Bucking Reputation 

Here is a play from the second half, when the Broncos really began to gash the Giants, and Moreno was wielding the broadsword. Did anyone expect this three weeks ago?

Linebacker Mark Herzlich is highlighted here because his inability to shed a block is what sprung Moreno. More on that below.

At this point, Moreno had just run for seven yards to the strong side off left tackle, so Denver tried the same play to the right. Shockingly, the play worked again as Moreno ate up another 10 yards. 

This was another beautifully executed play for the Broncos. The blocking was set up well, and players sustained their blocks. Demaryius Thomas sold the route, taking Corey Webster with him downfield. 

Moreno did a nice job here, but it could have been a nicer run.

You will note the arm tackle attempted by Herzlich and defensive tackle Linval Joseph here. Had Herzlich been able to slide off his blocker a bit earlier, he would have closed the hole and Moreno would have had a moderate gain.

Where Moreno could have been better is his decision once he flitted through that hole. Had he straightened out, he would have had downfield blocking and a huge gain.

Maybe he didn't trust he could escape the arm tackles if he made the adjustment back toward Joseph. Moreno doesn't exactly have Jamaal Charles-like burst, after all.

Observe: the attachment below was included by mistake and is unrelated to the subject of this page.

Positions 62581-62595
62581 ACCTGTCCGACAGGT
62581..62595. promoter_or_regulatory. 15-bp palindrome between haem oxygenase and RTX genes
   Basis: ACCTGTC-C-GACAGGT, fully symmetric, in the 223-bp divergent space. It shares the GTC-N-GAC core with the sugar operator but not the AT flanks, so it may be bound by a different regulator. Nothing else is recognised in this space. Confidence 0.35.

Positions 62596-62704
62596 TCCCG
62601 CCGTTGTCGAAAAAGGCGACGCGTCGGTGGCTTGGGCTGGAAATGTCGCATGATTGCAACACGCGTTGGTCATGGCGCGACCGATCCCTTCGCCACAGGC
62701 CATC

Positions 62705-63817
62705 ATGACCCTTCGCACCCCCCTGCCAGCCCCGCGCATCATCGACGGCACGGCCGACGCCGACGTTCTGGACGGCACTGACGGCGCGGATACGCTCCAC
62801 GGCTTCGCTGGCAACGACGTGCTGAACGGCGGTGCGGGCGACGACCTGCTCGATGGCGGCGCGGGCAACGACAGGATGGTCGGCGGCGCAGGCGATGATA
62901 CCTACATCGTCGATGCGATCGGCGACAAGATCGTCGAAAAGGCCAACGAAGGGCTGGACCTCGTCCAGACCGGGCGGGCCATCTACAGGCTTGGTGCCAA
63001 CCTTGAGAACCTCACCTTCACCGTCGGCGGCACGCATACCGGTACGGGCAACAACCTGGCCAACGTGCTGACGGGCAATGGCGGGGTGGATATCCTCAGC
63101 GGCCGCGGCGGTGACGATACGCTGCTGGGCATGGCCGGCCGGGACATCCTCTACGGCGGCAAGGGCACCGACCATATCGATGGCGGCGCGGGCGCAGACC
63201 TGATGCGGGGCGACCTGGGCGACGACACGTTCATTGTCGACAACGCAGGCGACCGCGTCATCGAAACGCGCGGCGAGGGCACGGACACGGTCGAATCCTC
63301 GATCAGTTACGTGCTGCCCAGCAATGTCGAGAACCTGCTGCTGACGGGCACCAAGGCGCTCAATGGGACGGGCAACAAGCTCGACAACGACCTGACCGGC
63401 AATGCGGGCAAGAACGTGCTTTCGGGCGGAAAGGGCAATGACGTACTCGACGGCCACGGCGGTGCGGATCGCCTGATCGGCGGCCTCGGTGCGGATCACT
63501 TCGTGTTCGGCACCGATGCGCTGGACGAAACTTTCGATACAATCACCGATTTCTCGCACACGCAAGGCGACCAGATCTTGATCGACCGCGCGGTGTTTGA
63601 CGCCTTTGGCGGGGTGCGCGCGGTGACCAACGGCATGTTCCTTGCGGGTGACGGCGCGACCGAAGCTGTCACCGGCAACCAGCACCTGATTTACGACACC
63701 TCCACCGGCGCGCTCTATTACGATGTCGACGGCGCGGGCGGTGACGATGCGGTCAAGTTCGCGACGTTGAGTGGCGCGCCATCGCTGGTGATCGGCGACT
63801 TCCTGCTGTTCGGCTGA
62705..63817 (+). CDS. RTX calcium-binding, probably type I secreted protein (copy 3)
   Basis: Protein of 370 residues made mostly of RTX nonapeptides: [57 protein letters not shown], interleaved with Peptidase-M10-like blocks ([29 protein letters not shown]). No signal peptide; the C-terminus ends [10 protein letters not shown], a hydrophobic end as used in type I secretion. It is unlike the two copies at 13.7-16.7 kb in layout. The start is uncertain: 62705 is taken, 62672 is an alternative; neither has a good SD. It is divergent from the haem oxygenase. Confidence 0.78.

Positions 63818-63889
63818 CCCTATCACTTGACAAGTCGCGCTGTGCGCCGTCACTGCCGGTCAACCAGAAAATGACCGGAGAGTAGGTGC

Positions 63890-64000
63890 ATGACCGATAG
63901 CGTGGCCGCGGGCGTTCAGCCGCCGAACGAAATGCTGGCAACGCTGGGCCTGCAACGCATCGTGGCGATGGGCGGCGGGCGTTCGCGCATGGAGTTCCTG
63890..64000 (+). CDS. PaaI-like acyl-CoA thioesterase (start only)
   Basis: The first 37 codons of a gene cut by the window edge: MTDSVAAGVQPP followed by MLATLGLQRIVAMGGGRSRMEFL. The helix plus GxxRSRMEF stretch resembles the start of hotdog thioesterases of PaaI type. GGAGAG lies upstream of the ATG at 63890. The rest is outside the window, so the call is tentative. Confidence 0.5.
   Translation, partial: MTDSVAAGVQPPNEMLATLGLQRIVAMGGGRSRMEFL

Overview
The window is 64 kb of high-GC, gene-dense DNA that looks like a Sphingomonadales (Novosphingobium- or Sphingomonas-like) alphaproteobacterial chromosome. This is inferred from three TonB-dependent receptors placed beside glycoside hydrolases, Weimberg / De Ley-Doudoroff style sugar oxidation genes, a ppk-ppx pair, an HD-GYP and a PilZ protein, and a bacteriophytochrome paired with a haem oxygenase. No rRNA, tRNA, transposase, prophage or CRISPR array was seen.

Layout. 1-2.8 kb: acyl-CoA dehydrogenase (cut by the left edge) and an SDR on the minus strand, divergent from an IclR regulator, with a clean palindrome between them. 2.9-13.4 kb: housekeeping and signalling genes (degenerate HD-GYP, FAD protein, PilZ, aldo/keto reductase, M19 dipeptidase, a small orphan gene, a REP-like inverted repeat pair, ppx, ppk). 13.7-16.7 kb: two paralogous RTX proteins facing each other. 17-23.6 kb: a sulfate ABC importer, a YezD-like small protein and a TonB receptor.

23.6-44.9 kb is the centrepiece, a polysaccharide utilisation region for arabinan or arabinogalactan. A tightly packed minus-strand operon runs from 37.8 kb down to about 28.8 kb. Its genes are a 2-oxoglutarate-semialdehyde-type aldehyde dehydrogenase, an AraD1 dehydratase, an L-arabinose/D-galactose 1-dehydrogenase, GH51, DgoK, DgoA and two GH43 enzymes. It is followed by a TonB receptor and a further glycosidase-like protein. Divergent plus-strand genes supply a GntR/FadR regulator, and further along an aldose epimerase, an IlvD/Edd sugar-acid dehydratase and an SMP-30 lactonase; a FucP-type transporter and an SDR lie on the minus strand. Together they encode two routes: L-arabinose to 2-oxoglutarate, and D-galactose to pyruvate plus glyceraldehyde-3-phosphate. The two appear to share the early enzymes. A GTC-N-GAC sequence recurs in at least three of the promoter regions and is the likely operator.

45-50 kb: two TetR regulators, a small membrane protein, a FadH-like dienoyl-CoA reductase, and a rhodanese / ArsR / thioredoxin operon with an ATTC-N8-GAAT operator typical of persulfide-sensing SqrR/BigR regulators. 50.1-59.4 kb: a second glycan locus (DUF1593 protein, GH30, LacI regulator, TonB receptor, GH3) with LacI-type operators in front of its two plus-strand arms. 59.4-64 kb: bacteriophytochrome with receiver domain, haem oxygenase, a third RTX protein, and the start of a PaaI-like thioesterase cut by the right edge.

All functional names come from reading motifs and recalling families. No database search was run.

Upon closer inspection, Moreno looked more spry than anticipated. 

His 25-yard touchdown was sort of a hybrid of the two plays dissected above—it was an off-tackle run to the right out of the 22 formation with excellent blocking and poor defense that allowed Moreno to get outside and all the way to the end zone. 

Like the first touchdown, Ball or Hillman might have had similar results. Do Moreno's stats belie the truth?

Ball nearly got the same number of touches as Moreno—he had 14 to Moreno's 16. However, the former fumbled into the end zone early, and the latter scored two touchdowns and averaged nearly 7.2 yards per carry.

Maybe this shouldn't be surprising. After all, Moreno has actually had a nice streak dating back to last season. He scored the fifth-most fantasy points through the last four weeks of the 2012 season by virtue of scoring four touchdowns.

Knowshon has double digit fantasy points in six of his last seven games. Crazy.

— Ryan Boser (@Ryan_Boser) September 17, 2013

Could it be Moreno is healing his plodding reputation? Or is he setting up his fantasy owners to be bamboozled? 

After all, he is barely averaging 4.0 yards per carry for his career, and he averaged a nauseating 3.1 in Week 1. Not every team has the middling linebacker corps the Giants do.

One thing that seems sure—his fantasy value might be at its peak. He has scored multiple touchdowns four times in four years, and the most he has scored in one season is nine, back when he was a heavily used rookie.

If there is any doubt Moreno can keep this up—and there should be, given his history and the fact he is still splitting time in his own backfield—you should trade him while he can fetch a good price.